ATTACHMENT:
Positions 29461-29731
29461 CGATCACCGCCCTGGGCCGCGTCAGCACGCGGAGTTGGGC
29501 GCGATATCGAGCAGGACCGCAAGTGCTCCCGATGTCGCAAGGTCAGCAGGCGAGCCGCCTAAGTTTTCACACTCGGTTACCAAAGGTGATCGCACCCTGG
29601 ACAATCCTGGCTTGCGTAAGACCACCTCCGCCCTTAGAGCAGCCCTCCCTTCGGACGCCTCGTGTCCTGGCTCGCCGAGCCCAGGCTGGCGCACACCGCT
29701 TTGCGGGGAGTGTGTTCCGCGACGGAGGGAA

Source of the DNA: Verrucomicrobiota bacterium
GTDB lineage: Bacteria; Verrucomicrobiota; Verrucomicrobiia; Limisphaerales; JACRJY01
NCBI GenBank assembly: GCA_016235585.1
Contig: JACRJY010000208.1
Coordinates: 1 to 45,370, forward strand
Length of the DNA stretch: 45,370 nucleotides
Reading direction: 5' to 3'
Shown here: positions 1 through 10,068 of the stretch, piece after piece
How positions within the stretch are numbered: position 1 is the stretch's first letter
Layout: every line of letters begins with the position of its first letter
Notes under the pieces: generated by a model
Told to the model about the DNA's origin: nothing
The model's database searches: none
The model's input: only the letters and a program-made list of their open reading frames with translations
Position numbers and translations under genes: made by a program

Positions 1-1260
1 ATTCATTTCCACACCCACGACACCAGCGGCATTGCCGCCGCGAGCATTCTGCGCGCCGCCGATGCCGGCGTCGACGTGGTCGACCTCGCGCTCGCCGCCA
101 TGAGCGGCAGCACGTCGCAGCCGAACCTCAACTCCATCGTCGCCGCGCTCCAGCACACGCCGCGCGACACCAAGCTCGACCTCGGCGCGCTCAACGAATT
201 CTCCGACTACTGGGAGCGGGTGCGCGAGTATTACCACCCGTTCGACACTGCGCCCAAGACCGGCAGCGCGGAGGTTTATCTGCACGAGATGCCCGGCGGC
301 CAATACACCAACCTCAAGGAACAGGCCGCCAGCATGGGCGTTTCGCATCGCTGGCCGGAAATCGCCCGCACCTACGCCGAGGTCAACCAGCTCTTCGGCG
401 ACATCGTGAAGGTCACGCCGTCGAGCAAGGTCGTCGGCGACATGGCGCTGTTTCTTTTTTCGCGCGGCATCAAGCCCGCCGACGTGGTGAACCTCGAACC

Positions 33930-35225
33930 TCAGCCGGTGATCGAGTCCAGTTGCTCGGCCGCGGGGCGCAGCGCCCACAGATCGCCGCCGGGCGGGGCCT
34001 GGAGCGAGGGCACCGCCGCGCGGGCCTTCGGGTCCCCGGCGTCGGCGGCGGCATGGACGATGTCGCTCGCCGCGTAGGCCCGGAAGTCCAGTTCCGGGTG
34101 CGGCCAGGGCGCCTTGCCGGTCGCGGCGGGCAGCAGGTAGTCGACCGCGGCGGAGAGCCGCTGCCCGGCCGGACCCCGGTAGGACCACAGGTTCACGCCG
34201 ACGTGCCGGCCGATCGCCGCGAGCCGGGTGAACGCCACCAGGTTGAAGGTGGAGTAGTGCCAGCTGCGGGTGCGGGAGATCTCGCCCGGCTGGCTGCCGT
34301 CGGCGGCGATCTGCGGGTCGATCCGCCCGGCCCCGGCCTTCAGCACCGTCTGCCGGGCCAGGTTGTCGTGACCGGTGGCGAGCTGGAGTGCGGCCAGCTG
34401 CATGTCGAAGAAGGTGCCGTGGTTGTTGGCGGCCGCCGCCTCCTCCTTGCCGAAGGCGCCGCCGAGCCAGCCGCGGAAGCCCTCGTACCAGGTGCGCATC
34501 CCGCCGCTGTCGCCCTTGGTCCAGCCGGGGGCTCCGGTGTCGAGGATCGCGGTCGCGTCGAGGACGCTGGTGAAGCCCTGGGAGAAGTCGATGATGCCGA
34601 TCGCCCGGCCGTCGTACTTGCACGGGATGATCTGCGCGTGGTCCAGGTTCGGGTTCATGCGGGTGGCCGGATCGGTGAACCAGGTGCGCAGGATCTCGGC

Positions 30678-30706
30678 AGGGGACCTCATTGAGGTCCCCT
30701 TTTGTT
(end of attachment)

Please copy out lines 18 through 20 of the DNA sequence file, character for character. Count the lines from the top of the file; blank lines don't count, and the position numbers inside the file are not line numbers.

The model's database searches: none
The model's input: only the letters and a program-made list of their open reading frames with translations
Position numbers and translations under genes: made by a program